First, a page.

#oneaday Day 870: On the Exploration of Space Via the Medium of Video Games [UPDATED]


[Now updated with some titles I meant to include in the first place but forgot because it was late when I wrote this and I was tired and WHARGGGHHH. Or something.]

Space, they say, is big. Really big. There’s a whole universe of infinite possibilities out there, and being boring old humans we’re (mostly) stuck on this planet, unable to explore the great black beyond. We can, of course, observe it and take exciting pictures and footage, such as what we’ve seen from the recent Venus transit. But for the everyday person, exploration of space is the stuff of pure science fiction.

Video games are a great way to immerse yourself in that sense of exploring the great unknown. Plenty of games are set in space, obviously, but it’s a smaller subset that actively deals with exploration and discovery rather than simply blowing shit up. Star Trek as opposed to Star Wars, if you will, though I’m aware that’s a gross oversimplification of and a great injustice to both series. But never mind.

Here are some of my favourite space games.

Star Control II

What a fantastic game this is, well deserving of its classic status. Star Control II casts the player in the role of a human captain returning to Earth after a long stint on a faroff colony only to discover that our homeworld has been captured and enslaved by the evil Ur-Quan. Thus begins a galaxy-spanning adventure of diplomacy, combat and collecting lots of minerals.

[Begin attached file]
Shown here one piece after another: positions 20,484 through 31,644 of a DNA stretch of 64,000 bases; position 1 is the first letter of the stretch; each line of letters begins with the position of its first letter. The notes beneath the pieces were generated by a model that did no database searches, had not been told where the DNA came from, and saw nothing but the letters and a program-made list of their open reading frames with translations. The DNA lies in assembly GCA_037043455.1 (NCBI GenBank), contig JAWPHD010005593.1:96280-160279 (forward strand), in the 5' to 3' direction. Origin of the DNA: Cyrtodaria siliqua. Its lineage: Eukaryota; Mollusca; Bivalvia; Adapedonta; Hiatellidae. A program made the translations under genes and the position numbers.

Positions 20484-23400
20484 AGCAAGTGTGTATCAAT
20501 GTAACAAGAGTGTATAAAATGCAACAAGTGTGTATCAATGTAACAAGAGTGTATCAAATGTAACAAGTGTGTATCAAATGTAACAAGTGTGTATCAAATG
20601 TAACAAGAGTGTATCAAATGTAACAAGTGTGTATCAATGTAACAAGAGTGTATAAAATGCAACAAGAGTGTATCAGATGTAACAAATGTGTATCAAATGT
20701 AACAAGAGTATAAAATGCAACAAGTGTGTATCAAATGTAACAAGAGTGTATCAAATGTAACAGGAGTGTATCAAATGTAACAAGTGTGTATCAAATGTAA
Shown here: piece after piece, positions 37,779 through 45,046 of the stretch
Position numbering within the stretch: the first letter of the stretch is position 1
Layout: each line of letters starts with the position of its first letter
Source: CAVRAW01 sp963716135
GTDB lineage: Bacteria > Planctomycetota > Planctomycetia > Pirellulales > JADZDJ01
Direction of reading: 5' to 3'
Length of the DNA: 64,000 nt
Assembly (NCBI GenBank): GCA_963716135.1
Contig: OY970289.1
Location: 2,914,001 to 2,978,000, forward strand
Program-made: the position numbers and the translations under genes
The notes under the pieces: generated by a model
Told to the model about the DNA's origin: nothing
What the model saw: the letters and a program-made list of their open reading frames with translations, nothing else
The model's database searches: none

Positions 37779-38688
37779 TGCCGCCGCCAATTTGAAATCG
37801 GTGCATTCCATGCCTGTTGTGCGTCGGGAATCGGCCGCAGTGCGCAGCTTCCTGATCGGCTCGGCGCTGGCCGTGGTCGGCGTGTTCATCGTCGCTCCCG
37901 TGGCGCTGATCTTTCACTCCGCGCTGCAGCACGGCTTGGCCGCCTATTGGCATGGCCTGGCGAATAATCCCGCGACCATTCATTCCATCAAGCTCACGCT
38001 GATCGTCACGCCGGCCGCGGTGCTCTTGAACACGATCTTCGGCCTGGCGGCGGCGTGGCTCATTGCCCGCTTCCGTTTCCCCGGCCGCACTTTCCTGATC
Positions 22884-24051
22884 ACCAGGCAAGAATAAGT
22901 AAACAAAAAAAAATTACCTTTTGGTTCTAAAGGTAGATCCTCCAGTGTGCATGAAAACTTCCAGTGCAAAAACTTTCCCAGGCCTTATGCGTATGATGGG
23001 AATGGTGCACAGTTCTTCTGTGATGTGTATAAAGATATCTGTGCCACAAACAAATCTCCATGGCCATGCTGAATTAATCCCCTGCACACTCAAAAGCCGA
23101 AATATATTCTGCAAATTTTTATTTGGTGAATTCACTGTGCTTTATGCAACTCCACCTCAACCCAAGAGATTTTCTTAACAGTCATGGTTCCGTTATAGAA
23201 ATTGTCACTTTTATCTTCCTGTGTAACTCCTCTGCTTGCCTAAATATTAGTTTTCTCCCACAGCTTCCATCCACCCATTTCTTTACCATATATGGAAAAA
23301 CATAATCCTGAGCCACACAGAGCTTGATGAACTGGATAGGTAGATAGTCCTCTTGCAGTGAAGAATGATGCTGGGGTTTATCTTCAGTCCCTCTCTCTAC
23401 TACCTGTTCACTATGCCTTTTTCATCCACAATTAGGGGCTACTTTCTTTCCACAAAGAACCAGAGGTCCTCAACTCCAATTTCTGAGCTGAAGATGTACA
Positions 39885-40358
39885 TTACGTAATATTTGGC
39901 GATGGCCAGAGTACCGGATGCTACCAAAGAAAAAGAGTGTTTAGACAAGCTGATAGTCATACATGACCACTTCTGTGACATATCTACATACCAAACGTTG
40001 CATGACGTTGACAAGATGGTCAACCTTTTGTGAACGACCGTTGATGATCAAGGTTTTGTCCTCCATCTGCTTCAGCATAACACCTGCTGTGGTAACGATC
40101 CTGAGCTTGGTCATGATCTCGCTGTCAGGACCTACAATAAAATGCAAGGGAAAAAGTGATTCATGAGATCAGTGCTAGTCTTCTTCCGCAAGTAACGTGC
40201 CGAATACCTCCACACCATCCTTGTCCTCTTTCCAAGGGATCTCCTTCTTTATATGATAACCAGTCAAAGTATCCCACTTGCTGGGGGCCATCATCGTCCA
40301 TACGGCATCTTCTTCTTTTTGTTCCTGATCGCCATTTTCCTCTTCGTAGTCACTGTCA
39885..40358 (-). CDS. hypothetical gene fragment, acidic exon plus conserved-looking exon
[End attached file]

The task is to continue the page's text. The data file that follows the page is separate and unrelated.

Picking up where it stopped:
Star Control II is one of those games that blends lots of different play styles together to create a distinctive whole. You have Asteroids-style combat incorporating ideas from one-on-one fighting games — each ship has its own “special moves” and is well-matched against certain other vessels. You have space exploration — the game tells you very little about where to find things, and God help you if you don’t note down the offhand mentions of alien species that some characters make. You have resource management in the form of keeping an eye on your ship’s crew, fuel and cargo space. You have RPG-style upgrading as you turn your ship into an unstoppable behemoth and recruit various escort vessels to accompany you. And you have adventure-game style dialogue trees as you make contact with the weird and wonderful races of the galaxy in an attempt to recruit them to your cause.

Best of all, you can grab the enhanced port of the 3DO version for modern computers here, or pick up the original version and its prequel from GOG.com.

Star Trek Online